First, we address Appellees' challenge to our jurisdiction. We conclude that after the Supreme Court's decision in Verizon Maryland, Appellees' jurisdictional challenge must fail. Verizon Md., Inc. v. Pub. Serv. Comm'n, 122 S.Ct. 1753 (2002). The Eleventh Amendment does not bar Appellants' claims against the CPUC and there is nothing in the Act that limits federal question jurisdiction under 28 U.S.C. § 1331. Second, we conclude that the CPUC's generic orders are contrary to the Act because they exceed the CPUC's statutory authority under § 252 over interconnection agreements, and accordingly reverse the district court's summary judgment rulings in appeal numbers 01-17181 and 01-17161. Finally, we affirm the district court's summary judgment ruling in appeal number 01-17166, and thereby uphold the CPUC's Order approving the Pacific Bell/Pac-West interconnection agreement because the arbitrated agreement between Pac-West was consistent with the Act.

I. STATUTORY FRAMEWORK

Sections 251 and 252 of the Act require ILECs to allow CLECs to interconnect with their existing networks. See 47 U.S.C. §§ 251, 252. In addition, all local exchange carriers are required to "establish reciprocal compensation arrangements for the transport and termination of telecommunications." Id. Under the Act, "reciprocal Page 1120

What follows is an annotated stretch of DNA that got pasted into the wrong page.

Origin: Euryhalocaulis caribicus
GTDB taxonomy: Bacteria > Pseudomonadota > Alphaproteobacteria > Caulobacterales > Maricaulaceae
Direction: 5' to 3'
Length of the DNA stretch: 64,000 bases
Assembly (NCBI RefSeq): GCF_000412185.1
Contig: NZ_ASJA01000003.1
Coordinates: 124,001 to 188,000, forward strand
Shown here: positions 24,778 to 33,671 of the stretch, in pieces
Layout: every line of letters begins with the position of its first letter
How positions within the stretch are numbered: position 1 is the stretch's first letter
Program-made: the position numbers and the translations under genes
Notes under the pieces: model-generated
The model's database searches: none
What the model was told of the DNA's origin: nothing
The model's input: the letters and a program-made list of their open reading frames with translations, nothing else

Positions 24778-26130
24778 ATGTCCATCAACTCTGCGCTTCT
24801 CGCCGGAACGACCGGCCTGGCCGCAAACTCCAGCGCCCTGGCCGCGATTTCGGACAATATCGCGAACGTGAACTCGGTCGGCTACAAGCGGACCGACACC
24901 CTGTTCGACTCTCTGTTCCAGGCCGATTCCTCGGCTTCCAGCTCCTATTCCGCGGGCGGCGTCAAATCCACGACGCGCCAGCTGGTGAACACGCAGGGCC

compensation" means that when a customer of one local exchange carrier calls a customer of a different local exchange carrier who is within the same local calling area, the first carrier pays the second carrier for completing, or "terminating," the call. Under the Federal Communications Commission's ("FCC") current regulations, § 251(b)(5)'s mandatory reciprocal compensation obligations "apply only to traffic that originates and terminates within a local area." In the Matter of Implementation of the Local Competition Provisions in the Telecommunications Act of 1996 (First Report & Order), 11 F.C.C.R. 15499, 16013 (¶ 1034), 1996 WL 452885 (1996) (subsequent history omitted). The Act directs the ILECs and the CLECs to negotiate in good faith to reach an agreement over the terms of an interconnection arrangement. See 47 U.S.C. §§ 251(c)(1), 252(a). 5 If an ILEC and a CLEC are unable to agree, the Act provides for binding arbitration by the state public utilities commission. See id. at § 252(b). After a state commission approves an arbitrated agreement, any "aggrieved" party to the agreement may bring an action in district court "to determine whether the agreement . . . meets the requirements" of the Act. See id. at § 252(e)(6). Once the terms are set, either by agreement or arbitration, and the state commission approves the agreement, it becomes a binding contract.

II. PROCEDURAL HISTORY

A. THE CPUC GENERIC ORDERS AND THE FCC'S IMPLEMENTATION ORDERS

On March 18, 1998,...